Orson was now in full flow. “They also have the gift of the unexpected letdown. The ultimate Zinger. ‘There are only three great directors in the history of the film,’ they will announce. I smile shyly.” Orson smiles. Cotton was right. Though he doesn’t seem to be sucking in his cheeks, the corners of his mouth are drawn not up but down. “There is D.W. Griffith. I roll my eyes toward Heaven in an ecstasy of agreement. There is Orson Welles. I lower my lids, all modesty√ɬ¢√¢‚Äö¬¨√¢‚Ǩ¬ùlittle me? Then,” his voice drops, basso profundissimo, “there is√ɬ¢√¢‚Äö¬¨√¢‚Ǩ¬ùNicholas Ray!” Orson erupts in laughter. We meditate on the interview as art form as well as necessity for Orson, “because I don’t lecture any more.”
    http://www.nybooks.com/articles/4016

  24. I think both sides of this are right. All a writer has to do to be involved is to write; if he does it well, needless to say, his involvement is worth regiments.

    That said, Vidal has become sort of the clown prince of a style of ultracynical despairism about America that very much suits the sort of undergraduate mentality that wants to believe it all went to shit five minutes before he had a chance to make a difference, so now he’s absolved of trying. God knows we see plenty of that here, people who are so sure America’s economy is ruined and fascism is rampant and so on. To that extent, he’s a pernicious old fart and not nearly so smart as he thinks he is.

    But… I still recommend Lincoln, Creation and Myra Breckinridge!

  25. Glad to see Mgmax is taking a halfway balanced view of Vidal’s work. Vidal’s Lincoln is excellent — Lincoln was a politician, after all, and Vidal treats his accomplishments as those of a smart first-rate politician, not a plaster saint. His portraits of the people surrounding Lincoln, especially Secretary of State Seward, are both hilarious and chilling.
    Vidal’s Burr is also highly recommended. Vidal is a professional contrarian — like Edward Abbey, he questions whether American involvement in WWII was a good idea — but you’re denying yourself some reading pleasure if you pass up reading Lincoln and Burr.

  26. “Vidal is a professional contrarian”– yes, exactly. Which means, you should be provoked to thought by his no-sacred-cows freethinking, not take his contrarian– and occasionally appalling– views word for word.
    Actually, I recommended Lincoln here a long time ago (not sure why I was posting under my full name then, not that it’s ever been a secret– hint, it’s where the MG comes from):
    http://www.hollywood-elsewhere.com/2006/07/spielbergs_linc.php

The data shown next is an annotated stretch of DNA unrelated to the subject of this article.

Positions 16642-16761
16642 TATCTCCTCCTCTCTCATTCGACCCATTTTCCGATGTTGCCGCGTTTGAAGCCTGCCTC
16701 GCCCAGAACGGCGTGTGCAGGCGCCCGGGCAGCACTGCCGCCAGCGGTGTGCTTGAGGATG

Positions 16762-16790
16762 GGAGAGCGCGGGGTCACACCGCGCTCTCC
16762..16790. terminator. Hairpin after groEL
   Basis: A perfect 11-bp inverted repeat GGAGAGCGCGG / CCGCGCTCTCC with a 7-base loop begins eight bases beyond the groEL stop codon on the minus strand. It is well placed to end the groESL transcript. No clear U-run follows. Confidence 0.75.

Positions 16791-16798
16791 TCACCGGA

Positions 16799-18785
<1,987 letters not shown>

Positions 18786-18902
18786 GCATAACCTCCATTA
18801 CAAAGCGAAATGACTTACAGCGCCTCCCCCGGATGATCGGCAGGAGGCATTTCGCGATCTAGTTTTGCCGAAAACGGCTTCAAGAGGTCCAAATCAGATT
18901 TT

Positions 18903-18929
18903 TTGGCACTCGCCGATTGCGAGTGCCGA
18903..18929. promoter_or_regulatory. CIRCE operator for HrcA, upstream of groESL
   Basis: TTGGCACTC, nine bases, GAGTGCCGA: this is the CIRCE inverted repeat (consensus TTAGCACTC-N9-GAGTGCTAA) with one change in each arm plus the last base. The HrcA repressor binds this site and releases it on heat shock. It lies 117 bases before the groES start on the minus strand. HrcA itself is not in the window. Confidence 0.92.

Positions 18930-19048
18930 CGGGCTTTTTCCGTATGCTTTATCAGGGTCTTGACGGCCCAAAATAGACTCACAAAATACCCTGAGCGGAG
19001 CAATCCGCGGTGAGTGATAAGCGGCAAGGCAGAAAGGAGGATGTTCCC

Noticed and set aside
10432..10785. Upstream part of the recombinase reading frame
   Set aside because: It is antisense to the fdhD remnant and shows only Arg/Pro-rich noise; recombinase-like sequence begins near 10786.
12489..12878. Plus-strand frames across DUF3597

And I think Myra Breckinridge is a major 20th century novel, capturing the camp sensibility and sexual polymorphism of that era in print for all time in a way that other works of that time and sensibility (eg, Andy Warhol’s films) are too sloppy to do with the rigor of lasting art. So I dunno, despite what I said earlier, maybe Myra is a great, lasting novel. Check back here in 100 years to know for sure.
    The one thing I would say is, don’t read Palimpsest until you’ve read Myra. It’ll sort of spoil a lot of Myra’s point of view and plot development if you get it straight (so to speak) from Vidal in memoir form. Better to read the novel, then read the story of how the man who wrote it came to think that way.

  27. “Vidal is a professional contrarian”– yes, exactly. Which means, you should be provoked to thought by his no-sacred-cows freethinking, not take his contrarian– and occasionally appalling– views word for word.

    Actually, I recommended Lincoln here a long time ago (not sure why I was posting under my full name then, not that it’s ever been a secret– hint, it’s where the MG comes from):

    http://www.hollywood-elsewhere.com/2006/07/spielbergs_linc.php

    And I think Myra Breckinridge is a major 20th century novel, capturing the camp sensibility and sexual polymorphism of that era in print for all time in a way that other works of that time and sensibility (eg, Andy Warhol’s films) are too sloppy to do with the rigor of lasting art. So I dunno, despite what I said earlier, maybe Myra is a great, lasting novel. Check back here in 100 years to know for sure.

    The one thing I would say is, don’t read Palimpsest until you’ve read Myra. It’ll sort of spoil a lot of Myra’s point of view and plot development if you get it straight (so to speak) from Vidal in memoir form. Better to read the novel, then read the story of how the man who wrote it came to think that way.